Becoming a Banker: Job Description & Salary Information

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What are the pros and cons of a banker's career? Get real job duties, career prospects and salary information to see if becoming a banker is right for you.
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Pros and Cons of a Career as a Banker

Banker is a general term referring to workers who handle money or other assets. Consider both the pros and cons of becoming a banker before making your career decisions.

PROS of Being a Banker
Variety of positions to choose from (personal advisor, loan officer, teller, etc.)*
Ability to work in range of institutions (banks, brokerage firms, credit unions and more)*
Can enter the industry with a variety of educations and backgrounds*
Potential for high salaries (financial managers earned a median salary of more than $130,000 as of 2014)*

CONS of Being a Banker
Competitive field due to popularity of accounting-related careers*
Often involves long hours (sometimes over 50 hours per week)*
Some bankers work weekends and evenings*
May require travel to meet with prospective or current clients*

Source: *U.S. Bureau of Labor Statistics.

Essential Career Information

Specializations and Job Descriptions

As a banker, you could fulfill any of a variety of roles, each entailing different responsibilities. You could work as a teller, an entry-level bank worker who counts and handles cash, processes deposits and withdrawals and answers customers' questions. If you work as a personal advisor, you'll help individuals manage their assets and meet financial goals, which can include advising clients on investments, retirement plans or budgetary changes. You might also consider becoming a loan officer, who determines whether or not to approve applicants for loans, such as mortgage, commercial or consumer loans.

Another option is investment banking, which involves helping businesses find investors interested in funding their companies. You might instead work as a financial manager and oversee the fiscal well-being of an organization. This can include creating financial statements, monitoring budgets and analyzing data to find ways to increase profits.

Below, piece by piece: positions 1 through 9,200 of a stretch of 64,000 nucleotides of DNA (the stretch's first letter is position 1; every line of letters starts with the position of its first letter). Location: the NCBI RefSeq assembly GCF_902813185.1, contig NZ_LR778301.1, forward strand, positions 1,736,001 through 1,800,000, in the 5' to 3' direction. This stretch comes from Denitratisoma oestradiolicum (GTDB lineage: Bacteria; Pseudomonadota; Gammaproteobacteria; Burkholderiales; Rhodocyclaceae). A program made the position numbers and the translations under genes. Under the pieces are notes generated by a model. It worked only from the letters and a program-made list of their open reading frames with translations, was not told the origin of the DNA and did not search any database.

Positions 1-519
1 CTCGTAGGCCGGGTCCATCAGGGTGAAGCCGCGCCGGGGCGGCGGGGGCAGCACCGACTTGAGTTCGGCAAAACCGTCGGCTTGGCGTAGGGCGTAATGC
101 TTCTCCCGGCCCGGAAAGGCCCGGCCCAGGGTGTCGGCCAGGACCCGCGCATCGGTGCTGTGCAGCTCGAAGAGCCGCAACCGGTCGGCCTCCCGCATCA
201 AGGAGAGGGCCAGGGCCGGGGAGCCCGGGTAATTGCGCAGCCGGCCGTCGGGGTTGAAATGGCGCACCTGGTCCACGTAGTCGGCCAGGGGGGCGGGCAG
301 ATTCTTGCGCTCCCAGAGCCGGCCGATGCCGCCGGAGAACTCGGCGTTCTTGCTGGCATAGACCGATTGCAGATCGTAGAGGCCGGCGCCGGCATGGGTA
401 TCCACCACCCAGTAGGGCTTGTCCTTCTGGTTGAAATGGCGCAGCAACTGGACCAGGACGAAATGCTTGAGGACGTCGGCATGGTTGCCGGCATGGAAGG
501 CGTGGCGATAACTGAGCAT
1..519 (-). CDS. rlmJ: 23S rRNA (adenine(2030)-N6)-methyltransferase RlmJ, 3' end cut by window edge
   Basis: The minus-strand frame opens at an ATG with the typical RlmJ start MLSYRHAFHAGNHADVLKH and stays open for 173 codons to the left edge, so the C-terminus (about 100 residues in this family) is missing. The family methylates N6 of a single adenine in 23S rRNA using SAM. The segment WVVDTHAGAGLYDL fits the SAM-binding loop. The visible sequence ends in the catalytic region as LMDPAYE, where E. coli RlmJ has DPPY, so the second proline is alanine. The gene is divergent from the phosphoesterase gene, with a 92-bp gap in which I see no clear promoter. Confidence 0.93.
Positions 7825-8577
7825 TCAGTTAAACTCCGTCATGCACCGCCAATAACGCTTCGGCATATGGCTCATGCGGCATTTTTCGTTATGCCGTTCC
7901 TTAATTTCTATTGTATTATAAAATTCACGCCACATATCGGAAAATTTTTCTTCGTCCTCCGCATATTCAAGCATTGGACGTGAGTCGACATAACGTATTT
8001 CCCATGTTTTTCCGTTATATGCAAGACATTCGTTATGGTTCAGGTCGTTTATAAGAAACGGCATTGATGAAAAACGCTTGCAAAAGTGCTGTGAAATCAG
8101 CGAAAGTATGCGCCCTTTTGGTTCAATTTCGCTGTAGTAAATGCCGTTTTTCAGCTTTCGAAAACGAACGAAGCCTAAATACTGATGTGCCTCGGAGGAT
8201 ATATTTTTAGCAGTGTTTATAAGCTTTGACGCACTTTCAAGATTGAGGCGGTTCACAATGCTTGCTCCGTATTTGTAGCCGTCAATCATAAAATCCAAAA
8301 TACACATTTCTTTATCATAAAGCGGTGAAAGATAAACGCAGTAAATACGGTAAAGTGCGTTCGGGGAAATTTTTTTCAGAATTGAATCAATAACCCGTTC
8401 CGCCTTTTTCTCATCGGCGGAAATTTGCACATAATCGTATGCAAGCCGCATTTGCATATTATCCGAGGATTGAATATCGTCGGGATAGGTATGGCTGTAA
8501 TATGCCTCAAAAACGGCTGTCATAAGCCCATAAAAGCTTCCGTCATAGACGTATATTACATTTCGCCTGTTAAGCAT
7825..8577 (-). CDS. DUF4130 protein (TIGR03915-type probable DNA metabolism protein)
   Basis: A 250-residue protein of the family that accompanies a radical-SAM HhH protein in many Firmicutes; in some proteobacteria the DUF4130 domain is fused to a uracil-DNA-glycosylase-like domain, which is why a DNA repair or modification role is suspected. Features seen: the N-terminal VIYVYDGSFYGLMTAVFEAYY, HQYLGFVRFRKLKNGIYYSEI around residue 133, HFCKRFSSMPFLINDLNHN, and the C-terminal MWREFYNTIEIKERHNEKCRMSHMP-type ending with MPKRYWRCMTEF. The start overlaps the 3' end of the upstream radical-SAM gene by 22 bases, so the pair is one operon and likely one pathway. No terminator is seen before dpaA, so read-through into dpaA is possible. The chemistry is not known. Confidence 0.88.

Work Conditions

While these workers are generally employed by banks, they can also work for government agencies, financial firms, private companies and various other organizations. Most work in comfortable offices, though many travel to attend conferences or visit clients. Investment bankers, for example, spend much of their time traveling to meet with clients all over the world. Your schedule may also vary by your position; personal advisors, investment bankers, loan officers and financial managers often work overtime, and tellers occasionally work part-time.

Salary and Job Outlook

The salaries for bankers can vary according to their specific roles. The U.S. Bureau of Labor Statistics (BLS) reports that tellers are the lowest paid of these professionals at a mean salary of nearly $27,000 as of 2014. Loan officers earned a mean salary of about $74,000 as of the same date, while personal advisors earned nearly $108,000. Investment bankers earned about $103,000 on average per year, though this amount also includes the salaries of other types of securities and commodities agents. The highest-paid bankers were financial managers, who earned a mean salary of more than $130,000.

Personal advisors are the only ones among these workers who are expected to show a significant growth in employment in the coming years; the BLS predicts job growth at a rate of 27% from 2012-2022. Tellers, on the other hand, were expected to see little or no change in employment levels. Financial managers, loan officers and investment bankers should see average job growth at 8% to 11%.

What Are the Requirements?

Education and training requirements generally increase according to each position's level of responsibility. Tellers and loan officers are often hired with only a high school diploma and trained on the job, though commercial loan officers may need bachelor's degrees. The higher-paying positions - personal advising, investment banking and financial management - usually require at least a bachelor's degree in finance, accounting or another related major. You may benefit from earning a bachelor's degree in banking and finance, which prepares you for this industry with courses in accounting, economics, business law and investments.

Licensure

A loan officer who specializes in mortgage loans must be licensed as a Mortgage Loan Originator, which involves passing background and credit checks, completing 20 hours of coursework and passing an exam. Personal advisors may need to be licensed to buy or sell stocks, bonds or other assets, and those who sell insurance to clients must be licensed to do so by a state board. Investment bankers must be registered with the Financial Industry Regulatory Authority (FINRA) and may need to obtain separate licensure in order to deal with certain investment products. You may have to renew licensure on a regular basis through professional development or continuing education requirements.